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Cowichan Tribes Safety March an antidote to on-reserve youth violence
Drumming, signing, and signs of courage against growing on-reserve crime — and fear of possible gang activity — were seen and heard during Saturday's Safety March by Cowichan Tribes and its supporters.
Tzinquaw dancers thumped drums while elders, youths and other locals walked down Boys Road to Statlou Road, then along Thiek Road to the highway.
The message from 100 or so folks was clear: we're not afraid; we're standing strong for safe reserve lands.
"The main thing is safety," said Chelsea George. "We just want to be heard."
Chantel George agreed.
"The neighbourhood's not very safe, and we want that to change."
Changes could come from Tribes' members living on reserve, as newly elected Chief Chip Seymour and council address a raft of issues confronting their people.
"It's part of the legacy of our need to continue with reconciliation," Maureen Tommy, Tribes' general manager, said of issues resonating from residential-school abuse suffered by some of her people.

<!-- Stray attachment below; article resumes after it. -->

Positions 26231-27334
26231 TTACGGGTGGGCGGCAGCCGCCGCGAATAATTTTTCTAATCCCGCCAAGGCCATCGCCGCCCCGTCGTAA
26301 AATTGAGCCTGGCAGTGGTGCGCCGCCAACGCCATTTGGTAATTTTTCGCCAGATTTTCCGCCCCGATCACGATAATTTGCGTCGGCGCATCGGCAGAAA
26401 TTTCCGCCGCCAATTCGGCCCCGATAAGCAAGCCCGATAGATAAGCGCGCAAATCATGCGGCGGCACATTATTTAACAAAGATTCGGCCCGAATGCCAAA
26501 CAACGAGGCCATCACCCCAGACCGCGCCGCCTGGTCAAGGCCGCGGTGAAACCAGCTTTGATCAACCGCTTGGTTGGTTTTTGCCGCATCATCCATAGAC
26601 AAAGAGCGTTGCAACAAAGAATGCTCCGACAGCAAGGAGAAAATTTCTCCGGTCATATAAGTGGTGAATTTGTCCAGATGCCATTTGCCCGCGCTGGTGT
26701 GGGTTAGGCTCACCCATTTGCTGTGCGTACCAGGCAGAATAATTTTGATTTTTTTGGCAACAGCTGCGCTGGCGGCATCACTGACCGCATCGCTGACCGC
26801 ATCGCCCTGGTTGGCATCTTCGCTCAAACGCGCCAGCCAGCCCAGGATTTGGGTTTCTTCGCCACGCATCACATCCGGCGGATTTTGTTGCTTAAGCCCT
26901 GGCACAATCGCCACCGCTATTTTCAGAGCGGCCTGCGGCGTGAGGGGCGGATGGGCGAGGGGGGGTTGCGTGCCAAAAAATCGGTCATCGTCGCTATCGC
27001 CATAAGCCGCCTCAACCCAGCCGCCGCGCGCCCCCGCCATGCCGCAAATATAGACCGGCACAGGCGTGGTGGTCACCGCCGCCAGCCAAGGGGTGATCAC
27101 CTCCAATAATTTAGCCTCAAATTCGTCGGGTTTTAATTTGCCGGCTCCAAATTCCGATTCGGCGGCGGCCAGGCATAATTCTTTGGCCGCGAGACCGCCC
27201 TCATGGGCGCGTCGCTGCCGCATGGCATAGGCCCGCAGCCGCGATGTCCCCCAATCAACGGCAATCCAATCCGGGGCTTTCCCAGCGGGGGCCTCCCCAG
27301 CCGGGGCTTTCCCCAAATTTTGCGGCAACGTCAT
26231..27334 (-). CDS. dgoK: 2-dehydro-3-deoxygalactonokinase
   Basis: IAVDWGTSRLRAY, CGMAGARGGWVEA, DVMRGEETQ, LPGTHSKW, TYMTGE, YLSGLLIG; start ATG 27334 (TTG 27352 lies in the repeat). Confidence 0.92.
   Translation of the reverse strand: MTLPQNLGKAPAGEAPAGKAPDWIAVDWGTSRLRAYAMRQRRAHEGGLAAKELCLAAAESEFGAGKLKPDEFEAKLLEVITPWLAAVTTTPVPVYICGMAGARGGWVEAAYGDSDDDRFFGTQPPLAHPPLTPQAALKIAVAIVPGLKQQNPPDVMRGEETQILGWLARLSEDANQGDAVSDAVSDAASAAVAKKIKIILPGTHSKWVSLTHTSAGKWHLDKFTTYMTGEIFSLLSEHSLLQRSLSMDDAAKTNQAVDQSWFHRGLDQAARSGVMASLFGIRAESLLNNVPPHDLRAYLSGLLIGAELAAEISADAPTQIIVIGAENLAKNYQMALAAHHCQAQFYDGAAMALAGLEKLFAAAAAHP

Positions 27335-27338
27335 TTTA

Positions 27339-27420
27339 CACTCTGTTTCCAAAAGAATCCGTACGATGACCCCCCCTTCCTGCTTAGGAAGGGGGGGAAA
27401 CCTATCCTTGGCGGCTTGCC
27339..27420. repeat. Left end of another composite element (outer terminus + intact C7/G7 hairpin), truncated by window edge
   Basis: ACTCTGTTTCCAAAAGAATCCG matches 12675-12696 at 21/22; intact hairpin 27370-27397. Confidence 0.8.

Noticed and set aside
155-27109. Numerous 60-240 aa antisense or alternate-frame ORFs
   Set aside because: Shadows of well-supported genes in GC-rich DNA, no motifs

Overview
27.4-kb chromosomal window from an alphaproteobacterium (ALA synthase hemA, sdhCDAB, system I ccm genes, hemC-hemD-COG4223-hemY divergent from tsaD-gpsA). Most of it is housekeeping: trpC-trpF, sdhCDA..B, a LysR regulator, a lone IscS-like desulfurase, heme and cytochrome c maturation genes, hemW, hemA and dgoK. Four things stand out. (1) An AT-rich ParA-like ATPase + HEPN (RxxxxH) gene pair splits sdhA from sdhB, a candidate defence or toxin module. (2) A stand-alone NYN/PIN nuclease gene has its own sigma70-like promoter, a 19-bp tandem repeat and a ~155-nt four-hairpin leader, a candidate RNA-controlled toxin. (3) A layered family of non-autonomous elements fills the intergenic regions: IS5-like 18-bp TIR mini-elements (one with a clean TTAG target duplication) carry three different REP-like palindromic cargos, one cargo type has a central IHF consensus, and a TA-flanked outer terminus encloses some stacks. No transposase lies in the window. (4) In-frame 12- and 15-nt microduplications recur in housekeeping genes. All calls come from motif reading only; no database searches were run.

"It's part of all nations coming together."
She signalled Tribes has been tackling many issues, seemingly symbolized during the January 2011 murder of Tribes' teen Tyeshia Jones.
"After we had the loss of our beloved one (Jones), we were experiencing gang violence at the same time."
So the march was designed to reach reserve areas, identified by Koksilah school students as those where they didn't feel safe, Tommy explained.
That message was heard by Safe Youth Cowichan, and Tribes during Saturday's march and dialogue at the Friendship Centre.
Organizer Angela Underwood explained the idea is gathering community as one voice against violence, bullying and promotion of understanding.
Tribes member Norm Thorne indicated some misguided youths believe gangs are cool; Saturday's march would show them different.
"They're not necessarily gangsters, but wannabees.
"That's a problem because they should want to be something else," he said.